And our sixth initiative is to continue to build our pressure pumping business and become the second-largest provider in the world. As we discussed, we are focused on providing a full suite of services, as well as new technological solutions to differentiate Baker Hughes from our competitors and thereby grow share. Establishing Baker Hughes as the second-largest provider of pressure pumping services continues to be in a very important long-term goal of ours.

I'd like to wrap up by looking at the market. For North America, we revised our 2011 average rig count forecast to 1,850 rigs in the U.S., and that's a 20% year-on-year growth; and to 400 for Canada, which is a 15% growth. And globally, although there are numerous potential macroeconomic risks, in general, our outlook for the global energy service industry is really quite strong. Growth in rapidly industrializing countries coupled with modest improvement in the developed world should continue to drive the industry forward to produce the hydrocarbons needed to meet the ever-increasing demand for energy.

The fundamentals of our business indicate that pricing should gradually improve. And we are evaluating specific markets and technologies for opportunities to raise prices, either through existing contracts or when submitting new tenders. And we're encouraged of the pricing momentum we'll build.

That said, we continue to watch for potential pitfalls on the road to recovery, including the euro debt crisis, weakness in the U.S. economic recovery and of course, monetary tightening in China. However, given the increasingly complex reservoirs that our customers must exploit in order to maintain and grow production capacity, our outlook for our business remains positive now and into the future. By focusing on our key strategic initiatives and building off our substantially improved ability to meet our customers' ever-increasing demand, Baker Hughes will deliver on the initiatives I just discussed, and we are in excellent position to continue our overall financial and operational success.

Before I turn this call back to Adam, I just want to echo some of Peter's words and personally give Gary a thanks for all the years that I've worked with you, Gary, and what you've done for IR. I appreciate it very much.

Gary Flaharty

Thank you.

Chadwick Deaton

And with that, I'll turn the call over to Adam, and we'll take some questions.

Adam Anderson

Thank you, Chad. At this point, I'll ask Lechae to open the lines for your questions. [Operator Instructions] Lechae, could we have the first question please?

Question-and-Answer Session

Operator

And your first question comes from the line of James West with Barclays Capital

James West - Barclays Capital

Chad, in your comments around international pricing, you sound a little bit less optimistic than one of your major competitors was on Friday when they talked some price increases coming through at the end of the second quarter. I was wondering if you could, I guess, highlight maybe perhaps your differentiated view versus them on pricing? Are you being more conservative? Are they being more aggressive? Or is it more just a question of where they play in the market?

Chadwick Deaton

No, James. I didn't mean to not sound positive on pricing because we are starting to see movement. We saw a little bit of movement in the second quarter. Some of it -- I mean, this obviously is market-by-market, region-by-region and business-by-business. But we saw a little bit in the second quarter. We submitted quite a bit of price increases. Some has been awarded, some we were declined on, and some will not kick in till probably Q3, Q4 and into early 2012. The momentum is definitely building. There's no doubt about it. Stronger in some markets than others, but I don't want to sound negative on pricing because it is building.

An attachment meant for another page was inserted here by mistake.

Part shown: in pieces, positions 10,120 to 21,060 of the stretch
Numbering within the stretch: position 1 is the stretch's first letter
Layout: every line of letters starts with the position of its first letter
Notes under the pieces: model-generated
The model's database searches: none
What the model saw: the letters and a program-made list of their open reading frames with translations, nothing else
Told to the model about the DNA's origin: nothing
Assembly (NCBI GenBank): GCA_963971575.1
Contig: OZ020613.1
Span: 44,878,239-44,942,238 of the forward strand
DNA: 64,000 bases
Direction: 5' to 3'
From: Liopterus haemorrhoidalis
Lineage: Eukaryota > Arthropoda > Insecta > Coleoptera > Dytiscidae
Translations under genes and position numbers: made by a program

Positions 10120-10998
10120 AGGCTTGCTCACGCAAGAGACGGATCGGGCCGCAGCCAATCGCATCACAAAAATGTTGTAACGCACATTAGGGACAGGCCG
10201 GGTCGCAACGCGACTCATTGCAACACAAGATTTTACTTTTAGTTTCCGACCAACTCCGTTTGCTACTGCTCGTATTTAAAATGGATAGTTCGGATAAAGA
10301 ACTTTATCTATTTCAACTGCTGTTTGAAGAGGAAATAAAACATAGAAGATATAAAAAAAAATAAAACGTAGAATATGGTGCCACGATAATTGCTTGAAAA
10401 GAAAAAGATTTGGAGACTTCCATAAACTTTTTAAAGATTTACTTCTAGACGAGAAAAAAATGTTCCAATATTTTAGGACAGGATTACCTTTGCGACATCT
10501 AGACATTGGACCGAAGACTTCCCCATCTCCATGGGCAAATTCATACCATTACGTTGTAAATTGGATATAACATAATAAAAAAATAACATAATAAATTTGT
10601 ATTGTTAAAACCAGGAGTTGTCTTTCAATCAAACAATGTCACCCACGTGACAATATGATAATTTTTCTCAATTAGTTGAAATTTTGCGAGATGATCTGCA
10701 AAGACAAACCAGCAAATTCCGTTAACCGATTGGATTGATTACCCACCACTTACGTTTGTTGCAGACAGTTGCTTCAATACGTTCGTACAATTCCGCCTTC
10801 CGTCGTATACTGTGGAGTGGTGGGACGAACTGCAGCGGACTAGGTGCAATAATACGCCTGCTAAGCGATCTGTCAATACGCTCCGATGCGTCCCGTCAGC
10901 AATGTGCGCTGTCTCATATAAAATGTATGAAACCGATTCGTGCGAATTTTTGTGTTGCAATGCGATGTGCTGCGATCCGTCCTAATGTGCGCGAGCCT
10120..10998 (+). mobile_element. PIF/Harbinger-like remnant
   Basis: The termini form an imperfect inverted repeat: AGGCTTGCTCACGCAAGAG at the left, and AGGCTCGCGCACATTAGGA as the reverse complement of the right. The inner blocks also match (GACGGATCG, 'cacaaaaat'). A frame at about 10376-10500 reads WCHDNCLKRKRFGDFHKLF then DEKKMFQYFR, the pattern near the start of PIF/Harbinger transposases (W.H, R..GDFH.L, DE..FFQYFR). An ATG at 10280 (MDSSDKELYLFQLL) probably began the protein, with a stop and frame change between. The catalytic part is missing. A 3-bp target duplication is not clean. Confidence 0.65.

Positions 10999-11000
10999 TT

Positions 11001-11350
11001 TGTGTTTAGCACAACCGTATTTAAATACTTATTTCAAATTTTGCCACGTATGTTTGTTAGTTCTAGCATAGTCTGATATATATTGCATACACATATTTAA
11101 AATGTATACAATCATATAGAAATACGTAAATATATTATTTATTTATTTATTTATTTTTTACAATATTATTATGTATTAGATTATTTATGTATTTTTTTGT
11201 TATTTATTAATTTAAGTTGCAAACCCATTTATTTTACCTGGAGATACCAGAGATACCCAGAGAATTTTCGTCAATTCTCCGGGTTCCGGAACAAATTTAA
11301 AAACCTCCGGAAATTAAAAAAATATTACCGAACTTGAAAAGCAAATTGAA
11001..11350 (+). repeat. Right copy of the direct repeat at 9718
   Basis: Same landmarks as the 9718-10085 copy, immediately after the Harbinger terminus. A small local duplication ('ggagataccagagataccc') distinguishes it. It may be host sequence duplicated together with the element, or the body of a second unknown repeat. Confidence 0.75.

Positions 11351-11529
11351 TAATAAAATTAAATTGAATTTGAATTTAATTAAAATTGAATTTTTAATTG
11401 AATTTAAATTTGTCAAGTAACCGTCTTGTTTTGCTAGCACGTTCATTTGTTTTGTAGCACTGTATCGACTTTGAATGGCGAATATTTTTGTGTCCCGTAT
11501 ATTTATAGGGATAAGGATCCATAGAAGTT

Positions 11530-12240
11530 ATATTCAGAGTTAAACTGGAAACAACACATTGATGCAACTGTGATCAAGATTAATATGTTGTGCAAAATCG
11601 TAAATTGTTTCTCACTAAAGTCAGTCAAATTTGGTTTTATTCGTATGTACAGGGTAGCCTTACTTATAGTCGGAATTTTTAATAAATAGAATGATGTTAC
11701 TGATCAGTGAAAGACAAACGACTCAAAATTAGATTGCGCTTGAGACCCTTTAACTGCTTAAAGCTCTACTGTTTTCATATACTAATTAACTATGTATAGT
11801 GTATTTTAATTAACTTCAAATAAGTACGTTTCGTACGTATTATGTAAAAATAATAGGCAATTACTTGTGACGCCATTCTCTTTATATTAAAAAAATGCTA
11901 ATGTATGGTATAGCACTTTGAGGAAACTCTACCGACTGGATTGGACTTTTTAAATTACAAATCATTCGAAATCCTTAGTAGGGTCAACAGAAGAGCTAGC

James West - Barclays Capital

Okay, understood. In which markets in particular are you seeing the most pricing momentum at this point?

Chadwick Deaton

Well, I don't want to give details because it's our specific markets, which I'm sure they wouldn't want to tell us where they're increasing pricing either. But we're seeing a little bit in the Far East. We saw some in a couple geomarkets in Latin America, and we see a little bit in the Middle East. Not so much in Europe yet, but it's beginning to get the feel in Europe. So I think those are mostly the markets where we're seeing it. It's just like we started to see it about 3 quarters ago in North America and continue to build, and that's what we're starting to see internationally.

Operator

And your next question comes from the line of Bill Herbert with Simmons & Company.

William Herbert - Simmons

A question with regard to Canada and how we think about that. First of all, Martin, can you give us a sense as to what the revenue decline was quarter-on-quarter in the second quarter? Was it greater or less than 50%?

Peter Ragauss

This is Peter. It was greater than 50%.

William Herbert - Simmons

Okay, and so when we think about the third quarter, do we think about capturing about half of what was lost quarter-on-quarter in Q2? How should we think about that, Peter and Martin?

Peter Ragauss

Probably similar between 1/2. Probably around 2/3 recaptured.

William Herbert - Simmons

Okay, great. That's very helpful. And then, Martin, with regard to the advent of sliding sleeve technology and the traction that it's gaining U.S. onshore, historically, the way we thought about this what that it was an application that was being well-received in markets with meaningful weather windows: Bakken, Canada, et cetera. How should we think about sliding sleeve going forward? Is it going to gain significant traction beyond the weather-sensitive markets? And if yes, why?